Rovio returns to the limelight with its newest game, Angry Birds 2. The new game comes with improved effects and features but is still painfully free-to-play.
Angry Birds Go! is likely one of the last Angry Birds games to go rival, although Angry Birds Stella and a few others have stood out for some gamers, too. Rovio, the company behind the famous Angry Birds Go! racing game, was on a roll with the game series – but started to lose its shine over time. With the need to wait in order to continue games after using up so many bird lives, for example, users found little reason to continue picking up the game to play. And as of late, the Web has been rather pessimistic about Rovio’s return to the top of the mobile gaming world.
Well, don’t underestimate the power of a new game! Rovio is now back with Angry Birds 2, a game that takes the experience you remember but adds more vitality and splash than you’ve known before. There are 3D animations in the game, as well as some new motions alongside of new, vibrant colors that place the game on another plane entirely. The game has seen 10 million downloads in just 3 days (from July 31-August 3), according to game maker Rovio.
The gaming effects are a big deal, and Rovio’s done nicely, but there is still the free-to-play (or freemium) game setup that is nothing short of annoying. What good is it to “wait” when you’re in the middle of a game, and it turns interesting? That’s what has become the standard for mobile games: in order to attract as many users as possible, one need only provide an initially free download that features in-app purchases with the goal of forcing or manipulating users into buying it. The problem with Angry Birds 2, however, is that the free-to-play or freemium model wants you to grow inpatient with waiting – so much so that you’ll pay any amount to continue the game right away.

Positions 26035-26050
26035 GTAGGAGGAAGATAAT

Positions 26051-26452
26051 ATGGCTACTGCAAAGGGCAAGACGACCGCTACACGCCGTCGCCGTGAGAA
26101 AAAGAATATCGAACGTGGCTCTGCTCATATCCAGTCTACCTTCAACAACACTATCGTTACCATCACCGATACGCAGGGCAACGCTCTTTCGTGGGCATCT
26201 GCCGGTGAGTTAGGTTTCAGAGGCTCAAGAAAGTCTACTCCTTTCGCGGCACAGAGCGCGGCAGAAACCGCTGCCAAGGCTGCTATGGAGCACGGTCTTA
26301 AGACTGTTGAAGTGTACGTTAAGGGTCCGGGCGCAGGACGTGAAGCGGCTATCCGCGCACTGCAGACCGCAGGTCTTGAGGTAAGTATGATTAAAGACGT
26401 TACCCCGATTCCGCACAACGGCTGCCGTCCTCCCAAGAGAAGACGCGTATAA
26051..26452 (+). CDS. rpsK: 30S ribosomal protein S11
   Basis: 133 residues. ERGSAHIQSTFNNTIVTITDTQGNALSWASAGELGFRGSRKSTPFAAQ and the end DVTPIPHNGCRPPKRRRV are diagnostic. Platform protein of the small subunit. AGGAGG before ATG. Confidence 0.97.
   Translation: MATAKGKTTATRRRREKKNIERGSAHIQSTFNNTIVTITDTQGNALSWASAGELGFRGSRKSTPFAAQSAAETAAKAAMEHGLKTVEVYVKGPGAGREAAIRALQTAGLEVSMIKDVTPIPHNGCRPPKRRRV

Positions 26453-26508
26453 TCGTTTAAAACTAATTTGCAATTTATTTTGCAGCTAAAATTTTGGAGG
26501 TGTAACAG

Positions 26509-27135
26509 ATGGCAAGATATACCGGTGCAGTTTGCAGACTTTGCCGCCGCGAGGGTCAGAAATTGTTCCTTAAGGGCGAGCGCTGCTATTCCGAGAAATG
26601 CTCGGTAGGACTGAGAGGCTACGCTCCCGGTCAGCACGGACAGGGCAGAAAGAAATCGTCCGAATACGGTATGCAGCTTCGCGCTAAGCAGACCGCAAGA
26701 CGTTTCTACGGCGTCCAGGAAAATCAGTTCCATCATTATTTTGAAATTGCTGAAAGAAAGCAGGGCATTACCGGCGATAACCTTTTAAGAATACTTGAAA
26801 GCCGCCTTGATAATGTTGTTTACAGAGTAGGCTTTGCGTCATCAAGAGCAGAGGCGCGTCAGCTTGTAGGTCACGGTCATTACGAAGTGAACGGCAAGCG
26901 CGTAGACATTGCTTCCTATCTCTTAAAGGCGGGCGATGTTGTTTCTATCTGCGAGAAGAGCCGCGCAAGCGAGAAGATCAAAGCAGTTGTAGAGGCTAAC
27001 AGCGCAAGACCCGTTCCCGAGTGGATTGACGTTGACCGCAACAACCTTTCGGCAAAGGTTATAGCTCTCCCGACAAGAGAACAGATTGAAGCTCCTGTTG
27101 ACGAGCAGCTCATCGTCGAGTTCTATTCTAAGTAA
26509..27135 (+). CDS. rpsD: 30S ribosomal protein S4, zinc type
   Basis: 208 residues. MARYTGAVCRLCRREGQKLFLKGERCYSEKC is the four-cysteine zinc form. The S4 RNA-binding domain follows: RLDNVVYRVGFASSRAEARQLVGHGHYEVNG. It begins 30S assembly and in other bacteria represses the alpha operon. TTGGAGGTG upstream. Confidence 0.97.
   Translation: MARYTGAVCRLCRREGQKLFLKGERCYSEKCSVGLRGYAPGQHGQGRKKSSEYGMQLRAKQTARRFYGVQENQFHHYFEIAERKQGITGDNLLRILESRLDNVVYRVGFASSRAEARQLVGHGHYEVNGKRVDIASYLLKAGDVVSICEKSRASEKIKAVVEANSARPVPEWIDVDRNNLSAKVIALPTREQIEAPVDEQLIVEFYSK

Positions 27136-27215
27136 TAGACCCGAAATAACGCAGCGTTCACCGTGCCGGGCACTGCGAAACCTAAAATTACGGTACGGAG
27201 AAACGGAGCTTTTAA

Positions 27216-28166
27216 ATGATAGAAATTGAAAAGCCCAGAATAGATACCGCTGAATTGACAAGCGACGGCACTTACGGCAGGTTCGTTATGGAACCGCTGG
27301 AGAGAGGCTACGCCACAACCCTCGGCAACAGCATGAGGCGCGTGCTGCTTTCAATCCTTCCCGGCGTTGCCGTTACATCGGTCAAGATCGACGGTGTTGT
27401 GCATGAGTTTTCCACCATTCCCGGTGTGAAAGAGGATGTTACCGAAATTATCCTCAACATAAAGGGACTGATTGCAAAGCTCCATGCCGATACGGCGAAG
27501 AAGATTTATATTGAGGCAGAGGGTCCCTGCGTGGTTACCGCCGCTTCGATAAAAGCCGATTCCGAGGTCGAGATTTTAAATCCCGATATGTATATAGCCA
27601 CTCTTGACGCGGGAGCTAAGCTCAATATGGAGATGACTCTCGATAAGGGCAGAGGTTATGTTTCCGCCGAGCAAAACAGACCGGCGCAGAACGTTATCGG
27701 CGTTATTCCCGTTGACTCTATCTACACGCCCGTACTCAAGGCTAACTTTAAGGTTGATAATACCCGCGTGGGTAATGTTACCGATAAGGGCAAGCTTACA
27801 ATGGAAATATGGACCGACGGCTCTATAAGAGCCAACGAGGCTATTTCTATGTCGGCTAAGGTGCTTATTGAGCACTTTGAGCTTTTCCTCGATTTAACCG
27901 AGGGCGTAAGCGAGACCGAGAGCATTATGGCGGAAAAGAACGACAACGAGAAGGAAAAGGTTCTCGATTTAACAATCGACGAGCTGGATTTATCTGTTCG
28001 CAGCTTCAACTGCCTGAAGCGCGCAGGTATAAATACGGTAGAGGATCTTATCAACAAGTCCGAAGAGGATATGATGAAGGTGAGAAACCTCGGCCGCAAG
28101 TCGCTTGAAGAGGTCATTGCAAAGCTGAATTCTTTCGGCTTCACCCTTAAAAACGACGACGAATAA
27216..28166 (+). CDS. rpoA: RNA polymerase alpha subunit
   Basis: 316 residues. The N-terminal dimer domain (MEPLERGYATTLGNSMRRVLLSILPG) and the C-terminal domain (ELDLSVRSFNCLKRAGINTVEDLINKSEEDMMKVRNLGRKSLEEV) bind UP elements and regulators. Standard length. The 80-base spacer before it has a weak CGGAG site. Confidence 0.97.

Unfortunately, that is not the case; what happens is that most players usually grow bored with waiting and move on to something else. Think about it: if someone is playing the game on their lunch break, they’re going to play until time runs out (whether in the game, their lunch break ends in real life or both). With gamers who have more free time, however, they are likely to abandon the game and go on to something else that allows them to pay an up-front cost without the waiting that comes with Rovio’s freemium setup.
In the end, Angry Birds fans will enjoy the change and pace of the new game, but hardcore gamers may see it as nothing short of “money racketeering.” Yes, Rovio wants to make money; that goes without saying. At the same time, Rovio wants to make money continuously, and the more you game, the more potential money Rovio could stand to make. Unfortunately, many current gamers are old-schoolers who remember paying once for a game, not twice, or ten, or twenty-five times in order to experience a game each day. The freemium setup may look enticing for gamers initially, and Rovio ultimately, but it detracts from the gaming experience instead of enhancing it.
And it is the gaming experience that will dictate whether consumers stick with the game, or download Angry Birds 2 while it’s new but never play it again. Rovio’s financial future depends on the former and will die with the latter.